to avoid this festive season
With the Christmas season upon us, it’s important to remember that many of the festive goodies us humans will be enjoying pose a real threat to your dog’s health and well-being.
In 2016, we surveyed 2,000 pet owners and found that although more than half of dog owners (56%) understand the dangers of feeding their pets human foods, over two-thirds were still planning to dish up Christmas dinner leftovers to their canine companions. 15% of those surveyed also admitted to having previously sought veterinary advice on Boxing Day, as their dog had become so unwell.
We've created a handy list of festive dangers, to (hopefully) help you get through the festive season accident-free!
Top 5 festive dangers for your dog
Garlic, leeks, shallots, chives & onions all belong to the same plant family and are toxic to your dog. Symptoms can initially include vomiting and diarrhoea and can go on to attack a dog’s red blood cells and cause life-threatening anaemia. Onions are often included in gravy and stuffing over the festive season, so be sure to avoid feeding these to your pup.
Gravy can contain high levels of salt, which can cause kidney damage. At Christmas gravy often includes onion too – so be sure to avoid gravy.
Grapes, raisins & sultanas
Commonly used in some of our favourite festive desserts like mince pies & Christmas pudding – grapes, raisins & sultanas are toxic to dogs and in severe cases cause renal failure.
Chocolate contains theobromine, a toxic stimulant that can cause sickness, diarrhea and can even prove fatal. Most dog owners are aware of the danger chocolate can pose, but it’s especially important to be vigilant over the Christmas period when you may be unaware that you have chocolate lurking under your tree.
Leftover turkey may seem like the safe option, but splinters from cooked poultry bones can splinter and get stuck in the dog’s throat or pierce intestinal tracts.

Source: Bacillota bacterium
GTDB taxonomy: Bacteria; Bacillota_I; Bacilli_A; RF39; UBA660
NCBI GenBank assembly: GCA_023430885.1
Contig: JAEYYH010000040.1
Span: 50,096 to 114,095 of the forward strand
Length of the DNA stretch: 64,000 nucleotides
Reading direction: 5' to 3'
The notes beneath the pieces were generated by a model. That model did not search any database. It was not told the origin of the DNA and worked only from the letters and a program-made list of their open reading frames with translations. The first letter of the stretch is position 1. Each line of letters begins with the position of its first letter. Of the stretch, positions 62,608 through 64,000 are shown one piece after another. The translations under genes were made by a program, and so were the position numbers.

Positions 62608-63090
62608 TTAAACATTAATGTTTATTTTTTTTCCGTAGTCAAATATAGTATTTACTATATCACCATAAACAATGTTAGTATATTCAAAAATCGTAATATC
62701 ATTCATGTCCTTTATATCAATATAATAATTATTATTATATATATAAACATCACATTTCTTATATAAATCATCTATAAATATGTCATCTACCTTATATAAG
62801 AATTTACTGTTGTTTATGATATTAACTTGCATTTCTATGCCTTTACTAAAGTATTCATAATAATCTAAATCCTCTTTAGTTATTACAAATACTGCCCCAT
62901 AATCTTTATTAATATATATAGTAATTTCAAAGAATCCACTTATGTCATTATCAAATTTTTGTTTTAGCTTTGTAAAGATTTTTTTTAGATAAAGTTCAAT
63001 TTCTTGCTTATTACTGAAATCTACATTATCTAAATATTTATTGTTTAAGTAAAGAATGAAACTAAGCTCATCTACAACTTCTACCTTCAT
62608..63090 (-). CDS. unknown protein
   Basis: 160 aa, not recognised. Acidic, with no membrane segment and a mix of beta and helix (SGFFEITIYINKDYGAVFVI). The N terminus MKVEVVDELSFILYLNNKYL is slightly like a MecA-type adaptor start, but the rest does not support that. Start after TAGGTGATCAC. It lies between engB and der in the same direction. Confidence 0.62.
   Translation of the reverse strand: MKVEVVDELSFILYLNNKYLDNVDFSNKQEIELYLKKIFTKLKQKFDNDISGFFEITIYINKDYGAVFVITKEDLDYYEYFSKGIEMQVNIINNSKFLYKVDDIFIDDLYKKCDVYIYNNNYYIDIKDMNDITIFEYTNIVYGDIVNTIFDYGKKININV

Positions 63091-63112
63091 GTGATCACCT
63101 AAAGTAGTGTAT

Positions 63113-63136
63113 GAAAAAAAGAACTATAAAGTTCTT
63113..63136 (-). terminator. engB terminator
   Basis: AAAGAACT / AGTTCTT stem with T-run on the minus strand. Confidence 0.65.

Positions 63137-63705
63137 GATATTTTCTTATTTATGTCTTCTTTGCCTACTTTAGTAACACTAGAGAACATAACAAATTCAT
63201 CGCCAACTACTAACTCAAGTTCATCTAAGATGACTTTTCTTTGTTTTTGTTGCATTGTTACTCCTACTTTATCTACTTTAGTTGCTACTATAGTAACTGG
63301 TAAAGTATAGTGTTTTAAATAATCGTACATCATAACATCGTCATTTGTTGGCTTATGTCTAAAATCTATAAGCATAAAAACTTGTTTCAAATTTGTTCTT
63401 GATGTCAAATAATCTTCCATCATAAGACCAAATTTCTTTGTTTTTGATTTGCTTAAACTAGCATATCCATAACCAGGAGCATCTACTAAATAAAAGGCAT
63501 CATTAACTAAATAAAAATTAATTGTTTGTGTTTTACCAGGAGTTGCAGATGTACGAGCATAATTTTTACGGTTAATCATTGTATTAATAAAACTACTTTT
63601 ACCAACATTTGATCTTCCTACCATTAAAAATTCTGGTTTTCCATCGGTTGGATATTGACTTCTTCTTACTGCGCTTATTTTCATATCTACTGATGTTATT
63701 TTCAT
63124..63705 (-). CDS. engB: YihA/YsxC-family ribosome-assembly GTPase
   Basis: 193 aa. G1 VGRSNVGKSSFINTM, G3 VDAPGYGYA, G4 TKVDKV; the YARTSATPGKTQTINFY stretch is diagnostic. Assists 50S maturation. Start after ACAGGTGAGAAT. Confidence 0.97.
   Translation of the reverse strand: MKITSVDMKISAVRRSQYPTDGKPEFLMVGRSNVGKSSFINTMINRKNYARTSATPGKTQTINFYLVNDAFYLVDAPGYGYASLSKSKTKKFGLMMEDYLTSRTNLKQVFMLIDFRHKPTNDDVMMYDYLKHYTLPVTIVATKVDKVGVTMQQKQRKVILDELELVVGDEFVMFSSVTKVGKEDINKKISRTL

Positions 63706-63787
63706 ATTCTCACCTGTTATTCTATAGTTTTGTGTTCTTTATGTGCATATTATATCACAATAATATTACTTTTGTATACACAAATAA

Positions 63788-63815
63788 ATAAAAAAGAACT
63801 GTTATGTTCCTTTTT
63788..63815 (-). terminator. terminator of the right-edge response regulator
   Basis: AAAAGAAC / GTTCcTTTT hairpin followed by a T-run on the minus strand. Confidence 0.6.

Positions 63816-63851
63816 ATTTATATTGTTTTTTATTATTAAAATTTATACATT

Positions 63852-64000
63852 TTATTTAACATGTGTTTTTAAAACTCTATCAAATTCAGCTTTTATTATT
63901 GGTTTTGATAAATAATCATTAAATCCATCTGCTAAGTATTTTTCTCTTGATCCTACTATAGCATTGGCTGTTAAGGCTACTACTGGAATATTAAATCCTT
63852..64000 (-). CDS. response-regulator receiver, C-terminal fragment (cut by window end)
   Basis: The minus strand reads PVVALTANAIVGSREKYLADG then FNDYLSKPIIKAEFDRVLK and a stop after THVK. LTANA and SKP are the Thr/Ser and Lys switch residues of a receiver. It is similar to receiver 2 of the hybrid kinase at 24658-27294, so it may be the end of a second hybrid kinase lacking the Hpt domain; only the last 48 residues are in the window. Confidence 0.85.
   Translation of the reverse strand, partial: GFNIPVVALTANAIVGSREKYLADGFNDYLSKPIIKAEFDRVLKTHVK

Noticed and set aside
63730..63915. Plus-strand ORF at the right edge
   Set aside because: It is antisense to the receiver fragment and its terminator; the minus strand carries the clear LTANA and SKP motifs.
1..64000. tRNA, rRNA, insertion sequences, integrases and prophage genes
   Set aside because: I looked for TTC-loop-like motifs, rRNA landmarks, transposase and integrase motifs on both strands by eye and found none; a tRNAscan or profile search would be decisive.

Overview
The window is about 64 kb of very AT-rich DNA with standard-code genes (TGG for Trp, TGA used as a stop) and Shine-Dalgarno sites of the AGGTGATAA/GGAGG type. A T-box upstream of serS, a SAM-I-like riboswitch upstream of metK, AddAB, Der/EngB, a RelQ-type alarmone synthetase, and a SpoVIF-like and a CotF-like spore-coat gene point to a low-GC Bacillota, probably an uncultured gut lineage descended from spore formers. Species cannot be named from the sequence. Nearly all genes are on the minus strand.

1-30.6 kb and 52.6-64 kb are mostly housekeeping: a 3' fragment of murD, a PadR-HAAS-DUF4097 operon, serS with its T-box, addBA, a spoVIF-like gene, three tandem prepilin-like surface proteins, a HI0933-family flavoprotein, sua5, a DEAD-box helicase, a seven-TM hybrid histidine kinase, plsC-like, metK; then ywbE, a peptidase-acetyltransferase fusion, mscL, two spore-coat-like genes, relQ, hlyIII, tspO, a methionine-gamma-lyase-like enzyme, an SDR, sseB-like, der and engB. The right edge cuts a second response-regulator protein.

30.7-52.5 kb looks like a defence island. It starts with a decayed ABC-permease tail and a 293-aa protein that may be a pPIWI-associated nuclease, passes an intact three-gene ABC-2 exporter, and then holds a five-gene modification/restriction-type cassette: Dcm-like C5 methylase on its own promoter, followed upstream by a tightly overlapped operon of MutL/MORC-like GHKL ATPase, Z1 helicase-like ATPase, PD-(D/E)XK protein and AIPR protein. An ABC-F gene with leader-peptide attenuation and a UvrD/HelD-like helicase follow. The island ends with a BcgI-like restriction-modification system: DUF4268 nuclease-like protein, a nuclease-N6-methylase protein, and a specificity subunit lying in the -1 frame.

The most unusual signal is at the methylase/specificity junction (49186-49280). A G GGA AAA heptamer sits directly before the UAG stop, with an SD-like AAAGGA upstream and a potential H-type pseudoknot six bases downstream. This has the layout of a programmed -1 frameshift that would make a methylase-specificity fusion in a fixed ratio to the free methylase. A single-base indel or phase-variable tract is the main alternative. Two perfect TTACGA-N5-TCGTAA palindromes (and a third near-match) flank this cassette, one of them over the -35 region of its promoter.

Other dangers to look out for
Alcohol can have a similar effect in dogs as it does in their owners when drunk in excess. They can become wobbly and drowsy and in severe cases, there is a risk of low body temperature, low blood sugar and coma. Dogs may help themselves to any unattended alcohol left lying around over Christmas, so make sure it's always out of their reach.
Macadamia nuts can cause lethargy, increased body temperature, tremor, lameness and stiffness in dogs.
If there is any food left over at Christmas, be careful to dispose of it well and keep it out of the reach of your four-legged friend. Not only may the food include ingredients toxic to dogs, mould in leftovers (including yoghurt, bread and cheese) can produce toxins that cause rapid onset convulsions in dogs.
Xylitol is often found in the sweets we consume over Christmas, as well as in chewing gums, mouthwashes, toothpastes and supplements. It's poisonous to dogs and, although the amounts in different products vary, even one to two pieces of chewing gum can cause toxic effects in a small dog. It can induce the release of insulin in the body, resulting in low blood sugar and sometimes liver damage. Signs of poisoning can be rapid or delayed, and include vomiting, lethargy, convulsions and comas.
Many of our favourite Christmas plants (including your Christmas tree) can cause irritation to the mouth and stomach, so keep an eye out for Poinsetta, Holly, Mistletoe, Amaryllis & Christmas cactus - all very beautiful & worthy decorations that could give you an unwell pup this season.
Remember, if you suspect that your dog has eaten anything it shouldn't have or is displaying unusual symptoms - get in touch with your vet right away.